I spread my boots a little farther apart and straightened my back. “Sir!” I said. “I’m a Maker, yes. I’m pretty much self-taught, but out on Beune we learn to make do. My neighbors have been bloody glad to have me around, and I’ve made stuff that peddlers have taken away to sell on too.”

“Well I’ll be,” Duncan said, relaxing again. Our dogs relaxed too. They’d picked up the smell of trouble when Duncan thought I was mocking him. They were both ready to mix it if that was the next thing that happened. “Sorry, lad. I’d taken you for a warrior.”

“I am a warrior,” I said, “or anyway that’s what I’ve come to Dun Add to be. There’s no law against being both, you know.”

“Maybe not,” said Duncan, “but I never heard of it happening.”

“Well, I don’t know that I have either,” I said. Duncan was the closest thing to a friend I had nearer than Beune. Even if I never saw him again, I didn’t want us to have parted on bad terms. “It’s two different ways of looking at the things that the Ancients left. Not everybody’s a warrior, and I guess there’s fewer still that’re Makers.”

I coughed and added, “I don’t claim to be any great shakes. But I’m good for Beune.”

“Just remember you’re not on Beune now, Pal,” Duncan said. “You’re a good lad, but Dun Add is a big place.”

He sighed and said, “I’ll get your money, now, and be right back with it. Bless you for your kindness to an old man who hasn’t always been a good friend to himself.”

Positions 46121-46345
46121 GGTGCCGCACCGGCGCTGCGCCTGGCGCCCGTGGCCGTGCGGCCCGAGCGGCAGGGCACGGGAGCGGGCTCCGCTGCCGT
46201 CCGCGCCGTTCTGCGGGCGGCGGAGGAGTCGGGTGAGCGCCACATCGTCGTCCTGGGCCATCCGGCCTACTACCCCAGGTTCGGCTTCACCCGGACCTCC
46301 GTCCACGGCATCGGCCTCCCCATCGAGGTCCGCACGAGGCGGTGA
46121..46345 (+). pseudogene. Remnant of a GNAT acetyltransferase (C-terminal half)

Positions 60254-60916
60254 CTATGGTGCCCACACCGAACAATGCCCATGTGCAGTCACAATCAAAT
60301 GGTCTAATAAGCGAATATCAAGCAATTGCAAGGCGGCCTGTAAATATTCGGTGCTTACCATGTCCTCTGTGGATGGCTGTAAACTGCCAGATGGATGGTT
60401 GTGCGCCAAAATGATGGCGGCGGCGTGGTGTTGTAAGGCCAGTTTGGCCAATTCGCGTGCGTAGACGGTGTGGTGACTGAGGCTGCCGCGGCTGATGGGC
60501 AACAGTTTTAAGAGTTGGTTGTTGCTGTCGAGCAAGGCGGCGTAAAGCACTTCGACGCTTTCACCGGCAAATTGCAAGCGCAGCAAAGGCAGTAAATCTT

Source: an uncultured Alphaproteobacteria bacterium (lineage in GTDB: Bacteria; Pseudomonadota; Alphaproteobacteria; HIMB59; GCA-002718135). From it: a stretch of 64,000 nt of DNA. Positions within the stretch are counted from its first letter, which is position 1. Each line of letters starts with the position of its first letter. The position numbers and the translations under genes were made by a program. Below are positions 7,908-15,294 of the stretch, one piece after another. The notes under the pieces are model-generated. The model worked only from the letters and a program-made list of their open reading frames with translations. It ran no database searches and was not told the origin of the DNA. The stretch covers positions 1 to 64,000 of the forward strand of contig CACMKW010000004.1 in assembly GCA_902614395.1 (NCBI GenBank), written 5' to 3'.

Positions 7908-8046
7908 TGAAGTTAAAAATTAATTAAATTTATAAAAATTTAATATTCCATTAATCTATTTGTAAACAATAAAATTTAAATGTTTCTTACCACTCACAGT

Duncan walked over to Dame Carole. There was a line of people waiting from before we arrived, being checked in by a clerk. I guess a place like Dun Add has to have a notion of who’s come in, though it’s not something that you think about in Beune. Nobody much does come to Beune, of course.

It seemed to me that the clerk was doing just fine, but he had an overseer with a plush hat, puffed sleeves, and a pair of bright red galluses holding up his tights. The overseer waited till the clerk had gotten the particulars into a notebook, then snarled at both the clerk and the traveler and snatched the notebook away. The overseer made more marks, then slapped the notebook back into the clerk’s hands.

There was no chance I was going to forget that I wasn’t on Beune anymore. Every moment I stood looking at Dun Add, I more and more regretted leaving home. Buck whined like he was wondering why we’d left too. I rubbed him behind the ears.

The landing place was grassy, though it’d been tramped pretty bare except around the edges between the kiosks. I thought those might be something to do with the government like the clerk and his boss, but when I looked closer they were all selling something or trying to.

Some hawked clothing–“Town clothes! Don’t look like a rube on the streets of Dun Add!” and some were jewelry booths–“Show her that you care, bucko, and she’ll show you that she cares!”

But the most of them, twenty or more, were dram shops. Some fancier than others, but at a glance I wouldn’t expect anything better to drink than the cheap-jack clothes and the trashy baubles from the neighboring hawkers.

I didn’t mind being taken for a rube. I was one, right enough. I wasn’t a bloody fool as to spend my money on the shoddy I saw here, though.

A river, bigger than I’d ever imagined, lay to the left. More of Dun Add stretched along the shore than was down here by the landing place, though that may have been because of rules. The first hundred yards from here toward the castle was by paths through the woods.